Creating a Peaceful New World
  World Peace

Train yourself to be a good listener by learning how to "listen deeply." To do this, you must put your own thoughts and beliefs on hold, and really focus on what the other person is saying. Unfortunately, most conversations can be characterized as "my stuff/your stuff." They can be likened to a strange game of tennis - played with separate balls. You serve your ball to me. I let it pass and serve my ball back to you. You let it pass and serve your ball back to me. The game continues in this way - with neither player returning the other person's ball. In such an instance, it obviously isn't a game at all. And in a conversation with the same characteristics, it's not really a conversation at all. You want to tell your story and I want to tell mine.

We never hear the other person's story because we are too busy telling our own. How many conversations have you had lately that went this way? We can defuse another person's anger simply by putting an end to the "my stuff/your stuff" game and truly listening to that person. Interestingly, very often when you give an upset person the courtesy of politely listening to what they have to say, without interrupting them or retaliating in anger, their anger is reduced. And they will be better able to listen to your story after you have fully listened to them.

As you are listening; focus on the feelings being expressed by the other person, rather than the strict meaning of their words. The feelings are the most important part of any message. When a child tells us, "Billie hit me," we tend to focus on the hit instead of how the child feels. If you can respond in a way that lets the child know you understand how he feels, this will tend to calm him down. For example, "It sounds like you feel hurt and angry." Learn to deal with an angry person's feelings in this way. Their feelings are usually far more important to them than the event itself.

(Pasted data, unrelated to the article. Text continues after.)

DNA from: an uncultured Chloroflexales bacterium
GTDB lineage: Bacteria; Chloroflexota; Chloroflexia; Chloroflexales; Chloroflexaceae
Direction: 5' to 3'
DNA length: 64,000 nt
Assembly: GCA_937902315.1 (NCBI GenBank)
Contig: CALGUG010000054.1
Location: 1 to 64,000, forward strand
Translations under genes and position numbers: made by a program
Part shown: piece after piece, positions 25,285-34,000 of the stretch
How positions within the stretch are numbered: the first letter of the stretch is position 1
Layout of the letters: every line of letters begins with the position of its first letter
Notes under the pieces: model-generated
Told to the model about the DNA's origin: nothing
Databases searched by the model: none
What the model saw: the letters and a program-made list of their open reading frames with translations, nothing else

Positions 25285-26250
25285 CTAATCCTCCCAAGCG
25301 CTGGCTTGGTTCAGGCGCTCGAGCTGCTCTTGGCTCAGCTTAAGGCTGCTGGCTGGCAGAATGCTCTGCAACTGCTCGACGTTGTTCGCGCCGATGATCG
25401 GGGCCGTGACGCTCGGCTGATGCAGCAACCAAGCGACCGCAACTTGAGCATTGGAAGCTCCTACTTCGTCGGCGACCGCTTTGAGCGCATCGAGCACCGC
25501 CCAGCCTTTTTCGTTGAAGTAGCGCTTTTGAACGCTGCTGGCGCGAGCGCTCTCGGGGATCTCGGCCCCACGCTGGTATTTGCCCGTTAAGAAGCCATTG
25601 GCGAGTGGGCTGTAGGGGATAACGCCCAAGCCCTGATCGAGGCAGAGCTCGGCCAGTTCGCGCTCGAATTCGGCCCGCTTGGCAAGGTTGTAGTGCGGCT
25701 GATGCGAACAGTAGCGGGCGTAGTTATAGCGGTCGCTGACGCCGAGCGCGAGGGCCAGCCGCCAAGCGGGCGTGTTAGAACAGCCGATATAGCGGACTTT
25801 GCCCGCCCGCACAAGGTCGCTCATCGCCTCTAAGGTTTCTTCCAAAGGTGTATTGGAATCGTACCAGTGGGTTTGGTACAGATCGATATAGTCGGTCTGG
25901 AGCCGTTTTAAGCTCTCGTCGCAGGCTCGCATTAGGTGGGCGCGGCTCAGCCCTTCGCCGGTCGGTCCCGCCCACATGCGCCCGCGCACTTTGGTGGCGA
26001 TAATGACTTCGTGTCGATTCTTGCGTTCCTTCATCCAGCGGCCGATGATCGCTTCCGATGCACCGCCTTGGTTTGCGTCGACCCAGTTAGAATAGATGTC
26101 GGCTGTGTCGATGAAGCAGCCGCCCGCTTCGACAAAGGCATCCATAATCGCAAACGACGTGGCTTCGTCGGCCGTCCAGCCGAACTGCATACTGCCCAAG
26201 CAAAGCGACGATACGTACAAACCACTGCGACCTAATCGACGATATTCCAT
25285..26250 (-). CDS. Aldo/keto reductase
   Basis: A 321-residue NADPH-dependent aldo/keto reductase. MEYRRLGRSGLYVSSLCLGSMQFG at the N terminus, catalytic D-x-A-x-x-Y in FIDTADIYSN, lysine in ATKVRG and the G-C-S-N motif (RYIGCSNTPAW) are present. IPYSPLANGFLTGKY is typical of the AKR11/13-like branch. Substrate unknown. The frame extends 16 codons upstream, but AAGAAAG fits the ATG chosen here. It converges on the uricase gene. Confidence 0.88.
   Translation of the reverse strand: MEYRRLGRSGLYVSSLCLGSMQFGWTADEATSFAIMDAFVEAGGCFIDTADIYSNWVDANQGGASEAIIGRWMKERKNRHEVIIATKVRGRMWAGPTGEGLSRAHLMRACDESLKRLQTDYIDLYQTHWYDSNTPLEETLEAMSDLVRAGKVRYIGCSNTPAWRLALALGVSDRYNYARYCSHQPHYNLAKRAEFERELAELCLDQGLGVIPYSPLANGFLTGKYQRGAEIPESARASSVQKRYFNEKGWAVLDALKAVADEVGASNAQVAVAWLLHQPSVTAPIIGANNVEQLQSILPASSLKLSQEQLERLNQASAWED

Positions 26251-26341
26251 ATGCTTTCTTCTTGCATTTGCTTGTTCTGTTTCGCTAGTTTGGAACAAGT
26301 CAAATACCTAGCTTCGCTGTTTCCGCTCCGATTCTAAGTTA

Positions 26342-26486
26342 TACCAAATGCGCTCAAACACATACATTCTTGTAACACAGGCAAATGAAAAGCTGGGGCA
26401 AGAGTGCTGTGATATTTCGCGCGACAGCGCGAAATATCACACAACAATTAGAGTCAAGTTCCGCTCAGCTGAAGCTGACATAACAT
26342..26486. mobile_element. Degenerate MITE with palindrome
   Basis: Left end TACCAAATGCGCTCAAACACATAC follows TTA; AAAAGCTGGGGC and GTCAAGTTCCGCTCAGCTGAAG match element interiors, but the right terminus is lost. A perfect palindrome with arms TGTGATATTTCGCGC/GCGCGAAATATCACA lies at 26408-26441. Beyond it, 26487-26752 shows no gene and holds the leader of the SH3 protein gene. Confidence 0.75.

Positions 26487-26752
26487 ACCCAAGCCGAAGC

Tips for Peaceful and Joyful Living
  Left Arrow

Monday: Think about how closely you listen when other people talk.

Tuesday: Think about how to recognize other people's feelings as they talk.

Wednesday: Learn to listen completely to the other person's message before you think about responding to them.

Thursday: Learn to allow the other person to tell you their story fully before you tell them your story.

Friday: Learn to ask questions so you can fully understand what the other person is saying.

Saturday: Learn to ask questions so you can fully understand how the other person is feeling.

Sunday: Resolve to always listen thoughtfully and fully to what the other person has to say before you respond.

Dean Van Leuven is a psychologist, conducts workshops and is the author of Life Without Anger and many other books dealing with quality of life issues. Contact him on the web at: www.DeanOfPeace.com

Additional Notes
 

The World Emotional Literacy League in conjunction with World Without Anger and Lumbini Buddhist University has taken on the task of introducing emotional literacy training in the educational system of Nepal nationwide. In support of that program I conduct workshops throughout the United States and Canada. These workshops provide an introduction to the emotional skills training program as well as an introduction to establishing emotional skills training programs in your local area. The program and my workshops are based on my textbook "Emotional Intelligence - Taking Control of Your Life."

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I welcome your suggestion or comments. If you have a question that you would like addressed in the Ask the Dean? column feel free to send them to drdean@lifewithoutanger.com